From Bet She'an we moved on to Jericho. Actually there are two cities of Jericho mentioned in the Bible, both next to each other. Ancient Jericho (see Joshua 6:1-20) is mentioned as one of the first places Israel conquered when it entered the land. That city was never rebuilt. However, next to it another city, also named Jericho, was built. In the OT, that Jericho is mentioned as the place where the prophet Elisha cleansed the waters (2 Kings 2:19-22). In the NT Jericho is mentioned in Jesus' parables (see Luke 10:30-37) and also as the place where Jesus met Zacchaeus (Luke 19:1-10).

On the way to Jerusalem, we passed through the wilderness of Judea and saw the ancient road that went from Jerusalem to Jericho. One of the things you get an appreciation of is why the Bible always speaks of going "up" to Jerusalem and "down" from Jerusalem. I always thought this was simply because you went up and down from the temple mount, and that's partly true. However, you really do go "down" to Jericho, because Jerusalem is 3000 feet above sea level and Jericho is about 1000 feet below sea level. While we stopped to see the wilderness, we met Beduin people and rode camels!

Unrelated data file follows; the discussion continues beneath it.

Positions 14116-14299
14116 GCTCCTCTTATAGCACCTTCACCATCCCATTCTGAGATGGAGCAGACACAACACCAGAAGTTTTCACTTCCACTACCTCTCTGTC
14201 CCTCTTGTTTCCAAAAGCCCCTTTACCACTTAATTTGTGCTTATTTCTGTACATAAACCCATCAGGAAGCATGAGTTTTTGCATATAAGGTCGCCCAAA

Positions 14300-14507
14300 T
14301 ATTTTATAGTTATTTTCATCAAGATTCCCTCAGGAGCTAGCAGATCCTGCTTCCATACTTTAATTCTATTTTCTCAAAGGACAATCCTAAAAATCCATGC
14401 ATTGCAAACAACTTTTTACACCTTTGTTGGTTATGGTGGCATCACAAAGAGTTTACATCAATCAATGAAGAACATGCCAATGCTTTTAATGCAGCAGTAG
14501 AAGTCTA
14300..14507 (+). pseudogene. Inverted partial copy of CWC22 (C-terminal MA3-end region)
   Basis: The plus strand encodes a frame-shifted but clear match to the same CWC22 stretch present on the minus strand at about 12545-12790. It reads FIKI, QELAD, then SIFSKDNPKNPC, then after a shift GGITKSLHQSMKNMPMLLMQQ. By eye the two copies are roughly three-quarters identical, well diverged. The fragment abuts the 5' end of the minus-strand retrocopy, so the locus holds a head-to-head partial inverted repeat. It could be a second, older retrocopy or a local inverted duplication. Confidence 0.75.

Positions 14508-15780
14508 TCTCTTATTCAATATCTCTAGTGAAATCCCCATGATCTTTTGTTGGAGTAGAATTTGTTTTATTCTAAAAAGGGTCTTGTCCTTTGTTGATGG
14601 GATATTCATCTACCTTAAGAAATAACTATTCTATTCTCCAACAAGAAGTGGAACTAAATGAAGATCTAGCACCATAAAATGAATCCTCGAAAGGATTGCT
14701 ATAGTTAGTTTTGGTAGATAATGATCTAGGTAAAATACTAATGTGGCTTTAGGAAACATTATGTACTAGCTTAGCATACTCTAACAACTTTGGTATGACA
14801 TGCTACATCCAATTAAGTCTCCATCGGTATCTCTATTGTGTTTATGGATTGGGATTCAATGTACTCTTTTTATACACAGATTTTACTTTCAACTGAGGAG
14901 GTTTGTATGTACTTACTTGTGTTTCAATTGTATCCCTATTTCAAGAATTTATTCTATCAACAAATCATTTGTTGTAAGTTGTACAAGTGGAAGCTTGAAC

Finally, we arrived in Jerusalem just before sunset. We'll be based here in Jerusalem until we leave for Egypt. Tomorrow, we'll be touring around in Jerusalem, and soon we'll be making day trips to the Dead Sea, Qumran (the site of the Dead Sea scrolls) and Bethlehem. Because I'm taking a lot of pictures, and we have wireless in the hotel room, I'll try to post pictures every evening, even if I don't get a chance to post a description, so check the photos each day!